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Newly-identified protein could ‘soften’ bladder cancer tumours

A research team based at the University of Manchester, and funded by the Medical Research Council, have found and identified a protein which could help doctors decide which patients would benefit most from a pre-treatment to radiotherapy.

The study, which was published in the British Journal of Cancer, found that bladder cancer patients whose tumour contained higher levels of a protein called HIF-1a were more likely to benefit from having carbogen, a treatment which involved oxygen being mixed with carbon dioxide gas, and nicotinamide tablets in conjunction with their radiotherapy. The pre-treatment, called ‘CON’ makes radiotherapy more effective within cancer patients.

The research team compared levels of HIF-1a in tissue samples from over 130 patients who had either radiotherapy on its own, or in conjunction with CON. The researchers found the protein predicted which patients benefitted from having CON based on the comparisons they made. Patients with higher levels of the protein were linked to better survival rates when the patients also had radiotherapy and CON. Patients with lower HIF-1a levels didn’t benefit from the CON treatment before their radiotherapy.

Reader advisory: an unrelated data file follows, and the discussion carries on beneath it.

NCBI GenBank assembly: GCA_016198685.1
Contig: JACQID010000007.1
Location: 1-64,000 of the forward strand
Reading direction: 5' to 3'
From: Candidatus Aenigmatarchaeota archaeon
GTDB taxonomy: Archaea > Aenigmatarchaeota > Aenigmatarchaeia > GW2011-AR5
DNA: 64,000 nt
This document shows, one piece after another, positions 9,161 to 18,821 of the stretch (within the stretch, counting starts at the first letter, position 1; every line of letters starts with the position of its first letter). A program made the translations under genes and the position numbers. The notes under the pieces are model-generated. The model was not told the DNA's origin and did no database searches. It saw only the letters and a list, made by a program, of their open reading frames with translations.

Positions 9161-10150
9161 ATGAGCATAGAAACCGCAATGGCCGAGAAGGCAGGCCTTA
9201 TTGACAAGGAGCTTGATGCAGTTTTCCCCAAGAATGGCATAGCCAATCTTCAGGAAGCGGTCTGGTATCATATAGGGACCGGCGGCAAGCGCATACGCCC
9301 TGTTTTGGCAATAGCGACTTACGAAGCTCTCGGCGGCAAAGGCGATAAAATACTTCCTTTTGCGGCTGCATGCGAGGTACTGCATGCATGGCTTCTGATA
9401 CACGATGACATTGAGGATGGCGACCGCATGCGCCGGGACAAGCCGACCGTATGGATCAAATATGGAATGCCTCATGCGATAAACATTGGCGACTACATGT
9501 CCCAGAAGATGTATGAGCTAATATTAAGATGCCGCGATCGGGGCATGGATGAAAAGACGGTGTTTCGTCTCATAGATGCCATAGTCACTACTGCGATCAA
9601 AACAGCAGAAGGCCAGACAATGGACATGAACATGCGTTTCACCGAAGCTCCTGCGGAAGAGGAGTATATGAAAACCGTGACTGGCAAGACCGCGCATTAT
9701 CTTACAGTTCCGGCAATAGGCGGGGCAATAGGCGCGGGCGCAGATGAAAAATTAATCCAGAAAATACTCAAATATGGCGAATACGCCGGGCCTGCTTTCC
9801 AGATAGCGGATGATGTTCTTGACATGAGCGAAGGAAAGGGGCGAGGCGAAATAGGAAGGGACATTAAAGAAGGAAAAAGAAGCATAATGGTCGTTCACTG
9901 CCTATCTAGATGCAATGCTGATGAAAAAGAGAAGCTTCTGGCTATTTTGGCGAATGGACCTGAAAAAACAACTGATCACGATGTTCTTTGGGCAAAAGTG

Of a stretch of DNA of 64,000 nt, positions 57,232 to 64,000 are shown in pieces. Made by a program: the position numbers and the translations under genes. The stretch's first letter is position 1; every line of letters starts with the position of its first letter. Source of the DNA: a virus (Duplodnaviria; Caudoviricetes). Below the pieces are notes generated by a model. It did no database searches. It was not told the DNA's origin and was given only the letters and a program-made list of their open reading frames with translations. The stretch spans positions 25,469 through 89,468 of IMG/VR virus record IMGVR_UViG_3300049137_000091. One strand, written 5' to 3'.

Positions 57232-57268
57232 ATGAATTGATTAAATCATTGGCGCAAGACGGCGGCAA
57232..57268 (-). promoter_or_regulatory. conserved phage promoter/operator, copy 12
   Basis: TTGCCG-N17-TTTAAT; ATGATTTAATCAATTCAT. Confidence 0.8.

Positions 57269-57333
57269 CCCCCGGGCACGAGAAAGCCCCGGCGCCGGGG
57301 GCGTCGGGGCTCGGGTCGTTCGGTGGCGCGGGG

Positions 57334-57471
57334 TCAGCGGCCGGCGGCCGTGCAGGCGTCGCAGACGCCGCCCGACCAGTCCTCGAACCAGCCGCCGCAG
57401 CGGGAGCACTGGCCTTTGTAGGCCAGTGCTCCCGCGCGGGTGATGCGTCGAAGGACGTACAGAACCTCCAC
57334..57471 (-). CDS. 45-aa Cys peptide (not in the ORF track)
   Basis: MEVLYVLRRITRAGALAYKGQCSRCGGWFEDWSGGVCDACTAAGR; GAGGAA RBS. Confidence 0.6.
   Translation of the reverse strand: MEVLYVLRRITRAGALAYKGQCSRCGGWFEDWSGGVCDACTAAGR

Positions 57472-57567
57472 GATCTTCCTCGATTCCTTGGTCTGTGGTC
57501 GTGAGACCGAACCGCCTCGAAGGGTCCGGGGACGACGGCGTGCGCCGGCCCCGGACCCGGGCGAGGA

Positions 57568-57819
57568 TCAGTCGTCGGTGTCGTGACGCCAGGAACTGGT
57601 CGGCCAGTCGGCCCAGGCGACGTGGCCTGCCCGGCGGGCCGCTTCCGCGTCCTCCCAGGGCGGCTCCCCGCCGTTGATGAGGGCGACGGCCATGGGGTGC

The HIF-1a protein works by indicating low oxygen levels in tumour cells. The CON pre-treatment works by adding oxygen to the already oxygen-deprived cells (the same cells indicated by HIF-1a) which makes them more sensitive to the radiotherapy treatment.

Professor Catharine West, a Cancer Research UK scientist at the University of Manchester said, “Although we have another biomarker that can predict responsiveness to CON and radiotherapy in bladder cancer, these findings tell us a bit more about the characteristics of bladder cancer tumours and how they may respond to this treatment. But we desperately need to do more work to find ways to treat those patients who won’t see as much benefit from this.”

Around 11,000 people in the UK are diagnosed with bladder cancer each year, with over 5,100 deaths.

Neil Barrie, senior science information and communications manager at Cancer Research UK said, “This fascinating new finding could help doctors adapt their treatments to patients with bladder cancer as well as shedding more light on the disease. Deaths from bladder cancer are falling in the UK, but more work needs to be done so that this trend continues. More research is needed to help us find new and better ways to fight bladder cancer.”

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